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Inspired concretion


Rockwood

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I think the answer to what inspired this concretion became obvious in the photo that I included for context. I figured it might make a good example if this checks out.

The crinoid columnal mold at its very edge indicates that the shapes were most likely more pieces of crinoid that left only ghosts ?

:fingerscrossed:

IMG_4791.JPG

IMG_4793a.jpg

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Looks like weathered trace burrows(?) in first picture. I do not see the segmentation I would excpect fron crinoids.

It does look like there is a cross section view of a shell in the second picture. I also see a shell print on the darker grey seam (upper right of picture).

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More context.

IMG_4795a.jpg

IMG_4796a.jpg

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Tidgy's Dad

I agree with ynot. 

Those look like trace fossils of burrows, or feeding trails to me. 

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6 hours ago, Tidgy's Dad said:

I agree with ynot. 

Those look like trace fossils of burrows, or feeding trails to me. 

I just can't picture a critter digging these. I still think it's a concretional phenomenon. 

They are mostly thin voids with discrete columnal like shapes in concretion that is associated with a highly fossiliferous layer.

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5 hours ago, Rockwood said:

They are mostly thin voids with discrete columnal like shapes 

The fill of the trace seems to be slightly softer than the base rock. This has caused a slight erosional difference that makes the burrow look like a shallow channel.

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3 hours ago, ynot said:

The fill of the trace seems to be slightly softer than the base rock. This has caused a slight erosional difference that makes the burrow look like a shallow channel.

So the digs of this little creature became the nucleus of concretion ?

That was my first thought, but I thought it less likely after spotting the columnal.

It is the more interesting explanation. It's just that most of my more interesting explanations are wrong. :)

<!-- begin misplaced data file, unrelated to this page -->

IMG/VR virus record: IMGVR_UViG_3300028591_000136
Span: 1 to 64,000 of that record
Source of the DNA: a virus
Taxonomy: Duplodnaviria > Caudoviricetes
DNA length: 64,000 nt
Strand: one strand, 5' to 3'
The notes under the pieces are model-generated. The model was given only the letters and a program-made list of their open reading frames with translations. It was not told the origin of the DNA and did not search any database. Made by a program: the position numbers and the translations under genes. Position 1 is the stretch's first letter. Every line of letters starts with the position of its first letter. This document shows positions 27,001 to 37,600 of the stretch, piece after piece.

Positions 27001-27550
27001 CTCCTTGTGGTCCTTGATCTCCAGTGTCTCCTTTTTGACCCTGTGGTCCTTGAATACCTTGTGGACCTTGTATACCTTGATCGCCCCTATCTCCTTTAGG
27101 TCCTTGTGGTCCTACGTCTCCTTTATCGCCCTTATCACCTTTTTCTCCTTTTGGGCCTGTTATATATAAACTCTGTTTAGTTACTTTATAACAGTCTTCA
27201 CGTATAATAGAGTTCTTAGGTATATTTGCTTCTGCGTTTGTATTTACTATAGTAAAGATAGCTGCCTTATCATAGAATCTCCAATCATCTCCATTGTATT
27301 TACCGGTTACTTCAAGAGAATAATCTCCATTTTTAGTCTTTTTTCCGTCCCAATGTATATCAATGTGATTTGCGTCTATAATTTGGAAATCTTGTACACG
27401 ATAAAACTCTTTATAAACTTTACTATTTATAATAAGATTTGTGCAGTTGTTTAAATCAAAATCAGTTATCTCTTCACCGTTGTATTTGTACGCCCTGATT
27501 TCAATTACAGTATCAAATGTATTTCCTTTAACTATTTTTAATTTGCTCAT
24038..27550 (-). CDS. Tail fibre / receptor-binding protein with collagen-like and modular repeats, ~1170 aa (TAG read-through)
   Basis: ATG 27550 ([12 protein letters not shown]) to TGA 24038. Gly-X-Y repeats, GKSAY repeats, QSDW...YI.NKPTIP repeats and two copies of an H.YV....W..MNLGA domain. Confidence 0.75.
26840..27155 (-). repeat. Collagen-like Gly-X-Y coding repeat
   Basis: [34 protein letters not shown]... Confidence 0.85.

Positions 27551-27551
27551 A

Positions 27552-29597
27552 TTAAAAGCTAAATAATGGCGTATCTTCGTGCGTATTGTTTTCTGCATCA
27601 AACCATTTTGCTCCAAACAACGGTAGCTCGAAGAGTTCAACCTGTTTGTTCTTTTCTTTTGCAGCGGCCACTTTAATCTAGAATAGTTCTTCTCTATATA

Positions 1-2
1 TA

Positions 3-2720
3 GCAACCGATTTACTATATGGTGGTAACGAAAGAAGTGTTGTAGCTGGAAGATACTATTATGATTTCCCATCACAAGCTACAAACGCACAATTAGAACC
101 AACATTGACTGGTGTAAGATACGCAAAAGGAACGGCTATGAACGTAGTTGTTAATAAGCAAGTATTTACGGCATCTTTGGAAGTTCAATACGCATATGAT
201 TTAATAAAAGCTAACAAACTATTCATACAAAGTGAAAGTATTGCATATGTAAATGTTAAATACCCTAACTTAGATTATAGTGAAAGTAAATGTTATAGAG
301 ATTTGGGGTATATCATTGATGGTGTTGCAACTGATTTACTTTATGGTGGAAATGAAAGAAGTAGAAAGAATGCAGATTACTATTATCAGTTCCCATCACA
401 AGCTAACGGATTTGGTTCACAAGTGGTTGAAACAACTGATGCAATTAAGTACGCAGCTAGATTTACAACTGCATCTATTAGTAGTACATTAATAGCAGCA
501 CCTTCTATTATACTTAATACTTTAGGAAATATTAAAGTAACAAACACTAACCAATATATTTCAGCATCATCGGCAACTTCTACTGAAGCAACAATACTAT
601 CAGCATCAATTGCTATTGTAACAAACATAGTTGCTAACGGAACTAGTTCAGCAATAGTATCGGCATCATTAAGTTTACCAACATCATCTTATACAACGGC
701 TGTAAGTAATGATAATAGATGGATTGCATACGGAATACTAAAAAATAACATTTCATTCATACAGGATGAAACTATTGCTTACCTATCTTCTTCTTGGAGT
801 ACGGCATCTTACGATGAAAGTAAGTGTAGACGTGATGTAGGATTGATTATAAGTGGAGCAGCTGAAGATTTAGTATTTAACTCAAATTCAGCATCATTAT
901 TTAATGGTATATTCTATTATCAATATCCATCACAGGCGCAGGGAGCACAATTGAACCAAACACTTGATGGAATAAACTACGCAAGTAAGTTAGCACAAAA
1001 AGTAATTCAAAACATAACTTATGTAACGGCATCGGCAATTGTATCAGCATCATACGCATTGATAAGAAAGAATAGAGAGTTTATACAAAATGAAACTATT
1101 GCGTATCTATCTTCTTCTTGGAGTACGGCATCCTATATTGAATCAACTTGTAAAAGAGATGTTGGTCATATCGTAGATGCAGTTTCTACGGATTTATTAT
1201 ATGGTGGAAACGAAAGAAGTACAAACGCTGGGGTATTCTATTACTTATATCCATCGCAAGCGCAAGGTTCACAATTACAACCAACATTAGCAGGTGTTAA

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35 minutes ago, Rockwood said:

So the digs of this little creature became the nucleus of concretion ?

Not necessarily, they could have been preserved because of the concretion. I do see other biologics in the piece.

 

37 minutes ago, Rockwood said:

It's just that most of my more interesting explanations are wrong. :)

Really, I had not noticed.

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abyssunder

In my opinion, there might be a bivalve steinkern with remnant of traces made by worms, sponges or other critters specialized in penetrating the hard substrates (shells, rocks, sediments). So, they may be ichnofossils. I compare them with the ones from the specimens below. :)

 

IMG_4791.JPG.07222599ed3638c9d7f8ee85abd5e365.thumb.JPG.0c6d555f5de2c8d8697d29a217d7447d.JPG5b16fb09d2198_2016NovembermeetingTomCucullaea.jpg.21e6246a95d4e6022944484375ac7092.jpg

comparative picture from here

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25 minutes ago, abyssunder said:

In my opinion, there might be a bivalve steinkern with remnant of traces made by worms, sponges or other critters specialized in penetrating the hard substrates (shells, rocks, sediments). So, they may be ichnofossils.

 I have found poorly preserved fossils that seemed like evidence of larger, thick shelled bivalves in glacial material in the area. There is a layer of semi blob, semi geometric, concretion that this came from though.

This from an Emsian formation.

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Here is an example.

IMG_4798a.jpg

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abyssunder

I know they are from different geological ages (my first post), but I would eliminate crack patterns for the traces visible on the surface of your specimen having the same color as the sediment under them -  compared to the ones below, having a lighter color in the cracks, although I'm not convinced that all the surface marks in the comparative specimen are cracks. Some of them, especially on the upper part in the comp. picture below, have no sign of cracks, so I conclude that the cracks were formed later, in the already weakened / altered substrate.

 

5b171f84cf4cc_Modiolopsisleightonivarquadrata.SilurianLeightonFormationUSNM58975scale-goldbar6mm..thumb.jpg.54c1cff84c00ff3ad84d412012e782d2.jpg

 

 

For the last example (" Here is an example."), I think the ferrugious alteration might be proper (trying to form liesegang patterns). They could be corals or sponges, I don't know which one. We are dealing with diagenetically transformed materials. :)

 

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7 hours ago, abyssunder said:

We are dealing with diagenetically transformed materials. :)

Shaked, baked, shocked, and tumbled for sure.;)

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